|Indians, Red Sox begin four-game series, potential playoff preview|
BOSTON -- The Cleveland Indians and the Boston Red Sox are both headed for the postseason for the third straight year and could wind up facing each other for the second time in those three seasons.
First, though, there is the rest of the regular season.
On Monday night, the Indians send Corey Kluber to the mound against Rick Porcello in the opener of a four-game series at Fenway Park -- the first of seven games between the teams the rest of the way.
In 2016, the Indians swept the Red Sox in an American League Division Series en route to almost winning the franchise's first World Series since 1948.
Both teams went out in the ALDS last season, the Red Sox to the eventual champion Houston Astros and the Indians to the New York Yankees -- after Cleveland won the first two games of the series at home.
With Boston's Chris Sale again hitting the 10-day disabled list with slight left shoulder inflammation, Kluber (15-6) can continue his quest for a third Cy Young Award and his second in a row. Both he and teammate Hector Carrasco are 15-6 -- and Carrasco goes in the third game of the series.
The Indians, runaway leaders in the weak AL Central, have won seven of their last eight after completing their series against the Baltimore Orioles with an 8-0 victory on Sunday. Baltimore snapped Cleveland's six-game winning streak Saturday, but the Indians bounced back Sunday as Mike Clevinger pitched six shutout innings and Melky Cabrera hit a grand slam.
Kluber, who is 3-0 with a 1.78 ERA in his last four starts, is just 2-4 with a 4.45 ERA lifetime against the Red Sox and 1-1 with a 3.96 ERA in four starts at Fenway. But he also pitched seven shutout innings and won the opener of the 2016 playoff series against Boston.
Despite a loss Sunday, when the Red Sox were shut out for the first time since July 21 (fifth time this season), they remain on fire. They won two of three from the Tampa Bay Rays and sit at 51 games above .500 (88-37) -- 9 1/2 games ahead of the Yankees atop the AL East.
"They're a professional baseball team too," Boston's Mookie Betts said. "It was just one of those days.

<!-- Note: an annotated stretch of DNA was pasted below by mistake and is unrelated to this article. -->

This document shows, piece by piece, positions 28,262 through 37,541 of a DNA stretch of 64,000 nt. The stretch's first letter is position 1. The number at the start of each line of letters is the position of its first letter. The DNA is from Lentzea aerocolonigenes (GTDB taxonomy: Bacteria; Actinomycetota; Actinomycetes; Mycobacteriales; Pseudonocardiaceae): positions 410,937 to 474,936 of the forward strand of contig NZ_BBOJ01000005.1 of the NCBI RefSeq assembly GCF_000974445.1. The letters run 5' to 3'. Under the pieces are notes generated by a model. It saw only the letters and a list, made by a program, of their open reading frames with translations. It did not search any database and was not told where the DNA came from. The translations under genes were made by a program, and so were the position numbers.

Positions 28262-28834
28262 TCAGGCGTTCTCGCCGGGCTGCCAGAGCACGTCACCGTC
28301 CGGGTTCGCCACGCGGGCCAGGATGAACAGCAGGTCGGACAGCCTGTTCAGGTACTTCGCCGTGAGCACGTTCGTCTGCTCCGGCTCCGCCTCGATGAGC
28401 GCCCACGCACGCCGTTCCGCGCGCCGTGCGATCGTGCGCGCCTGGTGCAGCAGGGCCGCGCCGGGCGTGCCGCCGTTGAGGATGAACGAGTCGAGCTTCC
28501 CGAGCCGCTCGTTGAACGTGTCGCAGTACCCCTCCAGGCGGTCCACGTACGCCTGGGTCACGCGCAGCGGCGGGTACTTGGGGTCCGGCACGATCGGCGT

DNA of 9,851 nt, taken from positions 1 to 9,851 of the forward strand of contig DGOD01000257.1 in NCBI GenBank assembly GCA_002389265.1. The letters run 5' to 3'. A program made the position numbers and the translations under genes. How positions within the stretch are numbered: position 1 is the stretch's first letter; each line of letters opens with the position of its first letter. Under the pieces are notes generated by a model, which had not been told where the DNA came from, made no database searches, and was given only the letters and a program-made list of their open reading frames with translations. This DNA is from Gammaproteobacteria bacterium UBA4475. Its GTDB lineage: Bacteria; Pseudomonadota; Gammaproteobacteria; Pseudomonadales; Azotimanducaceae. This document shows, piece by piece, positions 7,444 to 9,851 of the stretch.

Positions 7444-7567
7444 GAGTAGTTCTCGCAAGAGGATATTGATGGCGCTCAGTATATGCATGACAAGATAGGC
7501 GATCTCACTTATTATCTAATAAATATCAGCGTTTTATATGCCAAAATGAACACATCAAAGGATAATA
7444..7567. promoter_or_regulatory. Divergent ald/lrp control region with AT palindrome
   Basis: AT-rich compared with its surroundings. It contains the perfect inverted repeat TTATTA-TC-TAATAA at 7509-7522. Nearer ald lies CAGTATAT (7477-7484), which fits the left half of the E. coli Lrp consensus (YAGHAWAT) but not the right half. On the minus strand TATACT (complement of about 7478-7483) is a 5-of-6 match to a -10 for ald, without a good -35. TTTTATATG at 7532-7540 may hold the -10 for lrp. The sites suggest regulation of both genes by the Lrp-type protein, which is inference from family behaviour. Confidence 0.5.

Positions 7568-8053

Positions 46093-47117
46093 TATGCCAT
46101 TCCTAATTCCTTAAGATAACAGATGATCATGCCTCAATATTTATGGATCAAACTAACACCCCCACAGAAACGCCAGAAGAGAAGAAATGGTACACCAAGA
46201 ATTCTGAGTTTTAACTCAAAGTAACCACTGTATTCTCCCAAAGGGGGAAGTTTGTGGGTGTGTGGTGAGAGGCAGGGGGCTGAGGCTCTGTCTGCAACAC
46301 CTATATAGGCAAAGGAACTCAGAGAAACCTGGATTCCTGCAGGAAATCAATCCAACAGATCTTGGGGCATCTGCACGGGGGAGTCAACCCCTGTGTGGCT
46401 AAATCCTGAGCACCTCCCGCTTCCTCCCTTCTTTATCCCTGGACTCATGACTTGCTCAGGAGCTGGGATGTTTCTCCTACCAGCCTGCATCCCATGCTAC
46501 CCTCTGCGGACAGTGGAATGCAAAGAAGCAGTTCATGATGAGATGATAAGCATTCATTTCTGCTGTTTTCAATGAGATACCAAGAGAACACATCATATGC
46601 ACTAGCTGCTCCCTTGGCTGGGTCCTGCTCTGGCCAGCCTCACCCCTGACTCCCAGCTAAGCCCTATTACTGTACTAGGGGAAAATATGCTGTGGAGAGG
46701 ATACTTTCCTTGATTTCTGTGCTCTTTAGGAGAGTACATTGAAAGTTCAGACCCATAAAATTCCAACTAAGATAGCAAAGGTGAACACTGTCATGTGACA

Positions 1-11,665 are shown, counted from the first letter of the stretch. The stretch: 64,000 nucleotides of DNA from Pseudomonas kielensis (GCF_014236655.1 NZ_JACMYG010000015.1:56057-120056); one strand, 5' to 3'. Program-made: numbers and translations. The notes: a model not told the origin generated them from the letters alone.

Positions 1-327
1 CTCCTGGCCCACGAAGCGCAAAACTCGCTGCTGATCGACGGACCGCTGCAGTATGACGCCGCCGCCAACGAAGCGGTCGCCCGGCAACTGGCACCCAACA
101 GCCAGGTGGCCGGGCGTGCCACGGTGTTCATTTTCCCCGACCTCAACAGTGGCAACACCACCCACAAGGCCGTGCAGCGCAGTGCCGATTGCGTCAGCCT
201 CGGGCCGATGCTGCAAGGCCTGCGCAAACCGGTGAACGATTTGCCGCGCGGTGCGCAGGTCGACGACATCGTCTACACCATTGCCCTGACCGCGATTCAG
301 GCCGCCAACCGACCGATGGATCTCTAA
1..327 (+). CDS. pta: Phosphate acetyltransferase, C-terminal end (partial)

"That's the most important thing to win each series."
Porcello, 15-5 with a 4.04 ERA, is 7-2 in his last 10 starts. He is also 10-4 with a 3.35 ERA in 22 career starts against the Indians.
The current Cleveland roster is hitting a cumulative .333 (72-for-216) with six homers and 30 RBIs lifetime against Porcello. Cabrera is 15-for-28 (.536), Rajai Davis 3-for-8 (.375), Yonder Alonso 3-for-9 (.333), Edwin Encarnacion 13-for-40 (.325 but on the disabled list) with three homers and Jason Kipnis 10-for-31 (.323) with a home run.
The current Red Sox don't have those kinds of numbers against Kluber. J.D. Martinez has two homers and is 8-for-28 (.286), but Xander Bogaerts is 1-for-14 (.071), Eduardo Nunez 1-for-10 (.100), Ian Kinsler 9-for-49 (.184), Mitch Moreland 2-for-10 (.200) and Jackie Bradley Jr. 3-for-13 (.231).
The Indians got some good news Sunday when it was announced that Leonys Martin, who battled a life-threatening bacterial infection, was released from Cleveland Clinic.
General manager Chris Antonetti said it was "beyond a relief," and added, "He will actually be released from the hospital today, which is incredibly good news," Antonetti said. "To think about the progress he's made over the past week, it's been nothing short of amazing. We don't have a lot of additional details about what the plan will look like from here other than he'll have a series of follow-up checks this week with doctors, just to continue to monitor his health."
In addition to Martin, the Indians are also missing Encarnacion, on the disabled list with hand and biceps injuries. The hope is he can start taking batting practice while the team is in Boston but will apparently not be ready to be activated by Tuesday, his first day of eligibility.
Sunday marked the 13th shutout by Indians pitchers this season, tops in the AL. Cleveland and the Pittsburgh Pirates (also 13) trail only the Chicago Cubs (14) for the most shutouts in the majors.